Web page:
How can I make Mathematica do, ArcTanh[x] + ArcTanh[y] = ArcTanh[x+y/1+xy]?

I run this code:

Simplify[ArcTanh[x] + ArcTanh[y]]

and it keeps returning:

ArcTanh[x] + ArcTanh[y]

How do I direct it to simplify it that way ?

• You have to define what is simpler for you... Aug 18 '16 at 12:16
• – user9660
Aug 18 '16 at 12:16
• This probably isn't true since ArcTanh[x] + ArcTanh[y] - ArcTanh[x + y/(1 - x y)] //. {x -> 0.2, y -> 0.2} returns a nonzero value. Aug 18 '16 at 12:22
• You have the arctanh addition formula wrong. It should be ArcTanh[x] + ArcTanh[y] = ArcTanh[(x + y)/(1 + x y)]. Note the parentheses, plus the change of sign in the denominator. (It's a minus sign for the inverse tangent function, but a plus sign for the inverse hyperbolic tangent function.) Aug 18 '16 at 16:20

A little bit of trickery:

ArcTanh[x] + ArcTanh[y] // Tanh // TrigExpand // FullSimplify // ArcTanh

(* ArcTanh[(x + y)/(1 + x y)] *)

Note the parentheses.

• TrigToExp in place of TrigExpand works as well. The order of the last two commands also seems not to matter. Aug 18 '16 at 19:02
• The only thing I don't like about TrigToExp[] is that the underlying algebraic function is not returned at once, which makes FullSimplify[] do more work. Aug 19 '16 at 8:50

First let's see what categories of things are known:

MathematicalFunctionData["ArcTanh", "Properties"]

ah well, let's just list them all (this will take a while to download the first time around)

all = DeleteDuplicates@Flatten[MathematicalFunctionData["ArcTanh", #] & /@
MathematicalFunctionData["ArcTanh", "Properties"]];

now let's look whether that fact about ArcTanh[_] + ArcTanh[_] is in there

facts = Cases[all,
Function[{_, _},
e_ /; Not@FreeQ[e, Inactivate[ArcTanh[_] + ArcTanh[_]]]]
];

maybe some of these help. Let's Activate them.

activefacts = Through[facts[x, y]] // Activate

drop some conditions

activefacts = Assuming[x \[Element] Reals && y \[Element] Reals, FullSimplify@activefacts];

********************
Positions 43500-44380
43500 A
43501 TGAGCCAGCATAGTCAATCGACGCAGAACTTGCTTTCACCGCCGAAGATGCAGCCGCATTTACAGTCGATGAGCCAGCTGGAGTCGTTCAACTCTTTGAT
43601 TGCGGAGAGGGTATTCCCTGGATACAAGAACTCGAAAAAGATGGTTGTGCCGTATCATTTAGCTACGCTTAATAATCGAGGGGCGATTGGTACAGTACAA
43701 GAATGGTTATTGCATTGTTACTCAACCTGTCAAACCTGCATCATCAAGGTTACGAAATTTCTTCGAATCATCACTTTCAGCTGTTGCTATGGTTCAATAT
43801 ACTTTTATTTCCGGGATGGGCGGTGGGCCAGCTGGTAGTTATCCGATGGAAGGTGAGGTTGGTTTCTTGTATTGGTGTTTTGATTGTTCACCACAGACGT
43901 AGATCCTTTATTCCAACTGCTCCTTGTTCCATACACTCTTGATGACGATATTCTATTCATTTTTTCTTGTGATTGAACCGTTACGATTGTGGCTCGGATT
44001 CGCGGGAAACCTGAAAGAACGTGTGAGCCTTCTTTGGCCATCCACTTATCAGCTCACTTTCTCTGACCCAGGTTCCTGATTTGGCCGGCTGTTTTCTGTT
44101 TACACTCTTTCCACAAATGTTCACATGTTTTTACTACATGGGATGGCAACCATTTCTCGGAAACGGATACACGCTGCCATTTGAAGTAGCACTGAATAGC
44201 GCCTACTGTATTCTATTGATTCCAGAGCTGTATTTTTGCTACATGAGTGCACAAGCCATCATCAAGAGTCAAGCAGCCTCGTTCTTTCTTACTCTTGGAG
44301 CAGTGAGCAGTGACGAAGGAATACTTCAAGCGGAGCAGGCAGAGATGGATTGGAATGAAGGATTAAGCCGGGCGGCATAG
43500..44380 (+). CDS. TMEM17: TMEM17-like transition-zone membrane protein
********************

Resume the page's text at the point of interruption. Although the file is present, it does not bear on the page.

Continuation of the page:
Now

activefacts /. {x -> ..., y -> ...}

should be a list of True, Undefined or Indeterminate == ... for any real x and y.

(However, it seems to break here for exactly one of them being 1, the other not, activefacts /. {x -> 1, y -> 0.9} is {False, Undefined, False})

I think this is a method worth knowing in general.

For example, use

all = MathematicalFunctionData["Sinh", #] & /@
MathematicalFunctionData["Sinh", "Properties"];
all = Flatten@all;
Cases[all,
Function[{_, _}, e_ /; Not@FreeQ[e, Inactivate@Sinh[_ + _]]]
]

to learn everything MathematicalFunctionData knows about $\sinh(x + y)$.

This is just not true for all (x,y):

(ArcTanh[x] + ArcTanh[y] - ArcTanh[x + y/(1 - x y)]) /. x -> 0.23 /.y -> .323

-0.0916564

or

(ArcTanh[x] + ArcTanh[y] - ArcTanh[(x + y)/(1 - x y)]) /.x -> 0.23 /. y -> .323

-0.11988

Solve[ArcTanh[x] + ArcTanh[y] == ArcTanh[x + y/(1 - x)], {x, y}]

{{x -> 0}, {y -> 0}, {y -> -1 - x + x^2}}

• The formula originally used by the OP is wrong, but there is a similar one that is true. See my comment on the original question. Aug 18 '16 at 16:21

You should define a replacement rule somehow. You can store that rule in a variable and apply it locally.

rule = ArcTanh[x_] + ArcTanh[y_] :> ArcTanh[x + y/(1 - x)];

(* only first two terms are merged *)
ArcTanh[x] + ArcTanh[y] + ArcTanh[z] /. rule

ArcTanh[x + y/(1 - x)] + ArcTanh[z]

(* merging until rule no longer applies *)
ArcTanh[x] + ArcTanh[y] + ArcTanh[z] //. rule

ArcTanh[x + y/(1 - x) + z/(1 - x - y/(1 - x))]

Or you can associate the rule with ArcTanh directly. However, that is a System symbol and System symbols are (without exception I think) Protected, so do Unprotect first.

Unprotect[ArcTanh];
ArcTanh /: ArcTanh[x_] + ArcTanh[y_] := ArcTanh[x + y/(1 - x y)]
Protect[ArcTanh];

If you do this, ArcTanh behaves as desired and defined on its own, every time.

You can visit the documentation center of Mathematica for trigonometric expressions at this address tutorial/TrigonometricExpressions for more info.

In case you need its algebraic simplification you can use this code:

TrigToExp[ArcTanh[x] + ArcTanh[y]]

Which returns this as a result:

-(1/2) Log[1 - x] + 1/2 Log[1 + x] - 1/2 Log[1 - y] + 1/2 Log[1 + y]